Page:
Research Reveals Mixed Feelings Towards Future Architectural Workloads

LAST MONTH (April 2019) the RIBA Future Trends Workload Index remained steady at +5, consistent with the results from the previous month.

According to the research, practices in London have become more downbeat about future workloads (balance figure -7), suggesting they feel workloads will decrease. In comparison, practices in the Midlands and East Anglia (balance figure +9) and Wales and the West (balance figure +14) saw a positive sentiment this month, while the North of England continued its run of optimism, returning a balance of +20.

Analysing the April 2019 workload forecast data in terms of practice size, medium-sized practices (11 – 50 staff) remained the most positive, returning a balance figure of +26, while small (1 – 10 staff) and large practices (51+ staff) returned balance figures of +3 and zero respectively.

In terms of different work sectors, the figures remain broadly consistent with the previous month. However, there has been a general dampening of expectations across all sectors.

The private housing sector workload forecast remained at +4, the same point as it was last month, and the commercial sector slipped back into negative territory to -1 (from +4). The community sector also dropped into a negative balance score of -2 (from 0) and the public sector also reverted to -3.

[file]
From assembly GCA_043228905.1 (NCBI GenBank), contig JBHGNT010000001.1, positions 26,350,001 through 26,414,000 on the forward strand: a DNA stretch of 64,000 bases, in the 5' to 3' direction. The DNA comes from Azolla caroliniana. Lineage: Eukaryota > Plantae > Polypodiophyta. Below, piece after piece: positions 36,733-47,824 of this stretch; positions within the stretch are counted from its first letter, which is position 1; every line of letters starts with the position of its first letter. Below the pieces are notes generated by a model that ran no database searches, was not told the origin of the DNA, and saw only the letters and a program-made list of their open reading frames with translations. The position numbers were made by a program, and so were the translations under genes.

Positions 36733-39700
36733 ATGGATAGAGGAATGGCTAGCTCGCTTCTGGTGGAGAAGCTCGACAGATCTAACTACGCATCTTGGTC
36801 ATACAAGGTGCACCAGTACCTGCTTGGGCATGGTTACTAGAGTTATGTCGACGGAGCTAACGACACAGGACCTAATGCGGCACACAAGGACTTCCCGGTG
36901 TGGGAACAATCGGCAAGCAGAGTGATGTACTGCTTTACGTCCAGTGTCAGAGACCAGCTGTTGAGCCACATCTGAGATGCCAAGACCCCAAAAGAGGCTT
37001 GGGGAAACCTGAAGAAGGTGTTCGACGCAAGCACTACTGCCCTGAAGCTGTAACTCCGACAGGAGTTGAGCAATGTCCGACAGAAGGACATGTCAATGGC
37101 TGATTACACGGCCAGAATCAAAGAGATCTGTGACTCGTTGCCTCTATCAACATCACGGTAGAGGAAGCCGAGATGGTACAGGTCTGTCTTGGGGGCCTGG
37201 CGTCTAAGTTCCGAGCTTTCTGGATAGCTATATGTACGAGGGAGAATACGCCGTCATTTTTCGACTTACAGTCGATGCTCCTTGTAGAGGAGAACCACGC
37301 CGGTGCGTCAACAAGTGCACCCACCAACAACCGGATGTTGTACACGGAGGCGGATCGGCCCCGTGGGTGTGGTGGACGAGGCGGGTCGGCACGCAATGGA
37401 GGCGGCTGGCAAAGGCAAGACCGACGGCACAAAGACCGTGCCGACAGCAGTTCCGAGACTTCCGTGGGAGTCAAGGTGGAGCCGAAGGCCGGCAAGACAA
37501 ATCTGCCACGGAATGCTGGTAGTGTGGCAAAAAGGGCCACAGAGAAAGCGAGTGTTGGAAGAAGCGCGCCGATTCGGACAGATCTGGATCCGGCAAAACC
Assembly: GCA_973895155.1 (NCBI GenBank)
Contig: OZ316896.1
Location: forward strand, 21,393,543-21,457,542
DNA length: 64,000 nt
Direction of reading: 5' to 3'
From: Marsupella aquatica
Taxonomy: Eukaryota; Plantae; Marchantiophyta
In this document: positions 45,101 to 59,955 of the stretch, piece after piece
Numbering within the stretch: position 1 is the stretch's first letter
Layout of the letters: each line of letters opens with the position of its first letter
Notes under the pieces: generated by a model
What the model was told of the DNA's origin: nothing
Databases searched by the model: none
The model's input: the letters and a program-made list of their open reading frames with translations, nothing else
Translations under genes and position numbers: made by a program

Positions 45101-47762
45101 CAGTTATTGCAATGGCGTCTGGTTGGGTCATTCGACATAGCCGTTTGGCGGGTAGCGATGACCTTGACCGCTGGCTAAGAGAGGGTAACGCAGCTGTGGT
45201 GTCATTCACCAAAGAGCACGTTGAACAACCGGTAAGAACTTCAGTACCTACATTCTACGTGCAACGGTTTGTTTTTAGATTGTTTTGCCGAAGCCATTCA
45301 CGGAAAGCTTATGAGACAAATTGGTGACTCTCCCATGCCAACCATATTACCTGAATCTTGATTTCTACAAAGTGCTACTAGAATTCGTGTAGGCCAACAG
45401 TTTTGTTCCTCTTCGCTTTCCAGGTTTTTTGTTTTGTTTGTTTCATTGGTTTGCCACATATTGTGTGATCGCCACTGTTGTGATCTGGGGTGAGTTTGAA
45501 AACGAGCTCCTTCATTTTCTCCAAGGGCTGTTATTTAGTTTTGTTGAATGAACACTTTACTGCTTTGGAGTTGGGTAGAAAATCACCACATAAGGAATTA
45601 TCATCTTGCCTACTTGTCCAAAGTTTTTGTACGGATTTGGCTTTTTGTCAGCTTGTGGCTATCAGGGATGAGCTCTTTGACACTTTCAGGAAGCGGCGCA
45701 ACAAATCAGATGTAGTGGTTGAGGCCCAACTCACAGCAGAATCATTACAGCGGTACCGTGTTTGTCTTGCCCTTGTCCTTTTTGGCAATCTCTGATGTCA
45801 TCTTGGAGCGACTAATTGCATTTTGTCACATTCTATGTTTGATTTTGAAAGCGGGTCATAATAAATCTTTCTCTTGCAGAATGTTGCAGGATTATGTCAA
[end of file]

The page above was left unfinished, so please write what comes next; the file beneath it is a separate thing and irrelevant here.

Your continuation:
RIBA Head of Economic Research and Analysis, Adrian Malleson

RIBA Head of Economic Research and Analysis, Adrian Malleson, said: “The subdued nature of the market for architectural services is highlighted by the number of architects reporting that a lack of work over the last month has led to them being personally underemployed.

“The lack of clarity around Brexit continues to dominate the narrative participating practices give about their workload. The tone remains one of frustration as the ongoing and indeterminate Brexit debate maintains high levels of uncertainty within the architectural community, as well as the wider construction industry.

“Not all architects are downbeat however. Some tell us of the strength in the regions and of the relative resilience of the housing market.”

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